Data from Spain on masking kids is sobering. The figure below shows the R value—a measure of how fast the virus spreads—by age. Spain mandated masks at a specific age cutoff. If masks have a visible effect, we should see a step down in the graph at the age kids start to wear them (i.e., the spread should drop at the age masking begins). But as you can see, there is only a slow, deliberate, upward trend with no steps down. Based on the evidence only, it would be impossible to guess which age groups are wearing masks and which are not.
This simply means that masking was not associated with a large effect in slowing spread. (If you’re curious, kids started to wear masks in this study at age 6.)
Now let’s consider N95 or equivalent masks that are designed to filter a high percentage of particles. To achieve this goal, N95 masks require a snug fit and validation. Notably, there are no approved N95s for kids because these masks have not been subject to validation for young people. All masks sold with this moniker are merely “N95-style” masks thought to be equivalent, possibly. Berkeley and other school districts have mandated them anyway, even though no study suggests the policy can slow the spread of COVID.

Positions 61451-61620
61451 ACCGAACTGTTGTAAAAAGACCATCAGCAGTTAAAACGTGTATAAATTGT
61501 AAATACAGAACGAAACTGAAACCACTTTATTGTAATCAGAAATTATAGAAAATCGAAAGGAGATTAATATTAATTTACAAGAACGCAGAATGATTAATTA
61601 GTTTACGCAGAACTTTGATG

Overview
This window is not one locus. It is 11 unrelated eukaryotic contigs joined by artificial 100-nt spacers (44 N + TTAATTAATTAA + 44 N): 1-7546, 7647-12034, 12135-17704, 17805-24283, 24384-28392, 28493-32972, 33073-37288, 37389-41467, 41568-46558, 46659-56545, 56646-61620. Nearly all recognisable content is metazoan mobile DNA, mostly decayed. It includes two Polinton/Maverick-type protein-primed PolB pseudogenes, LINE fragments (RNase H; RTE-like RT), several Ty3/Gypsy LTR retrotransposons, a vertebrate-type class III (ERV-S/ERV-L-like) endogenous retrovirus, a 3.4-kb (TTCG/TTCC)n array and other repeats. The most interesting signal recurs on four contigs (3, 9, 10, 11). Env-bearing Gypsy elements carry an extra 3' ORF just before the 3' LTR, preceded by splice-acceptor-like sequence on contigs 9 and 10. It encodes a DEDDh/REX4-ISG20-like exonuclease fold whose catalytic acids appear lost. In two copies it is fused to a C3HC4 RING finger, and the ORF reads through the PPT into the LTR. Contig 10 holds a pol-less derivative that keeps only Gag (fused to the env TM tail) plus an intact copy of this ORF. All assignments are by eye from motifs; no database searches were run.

What is the goal of masking policy? Does it at least help to “slow” the spread? Pre-vaccine, it made sense to try to delay infection until all those who wished could be vaccinated, the latter being an intervention that does have a demonstrable effect on rates of serious disease and death. While cloth-masking does little if anything to delay infection, universal N95-masking might have indeed been helpful. But does this goal still make sense after vaccines and omicron?
Omicron has shown it is able to infect even vaccinated people relatively easily (even though, yes, vaccines do still appear to protect from severe disease). The fact that omicron is widely spread by vaccinated people, coupled with its rapid rate of spread, means that sooner rather than later we will all be infected—a conclusion shared earlier this month by Anthony Fauci. But if infection is inevitable for everyone, then it no longer makes sense to wear a mask. Even the most effective mask can’t avert infection; it can only delay it while causing inconvenience, discomfort, and difficulty speaking, all of which are detrimental to the educational and emotional well-being of schoolchildren.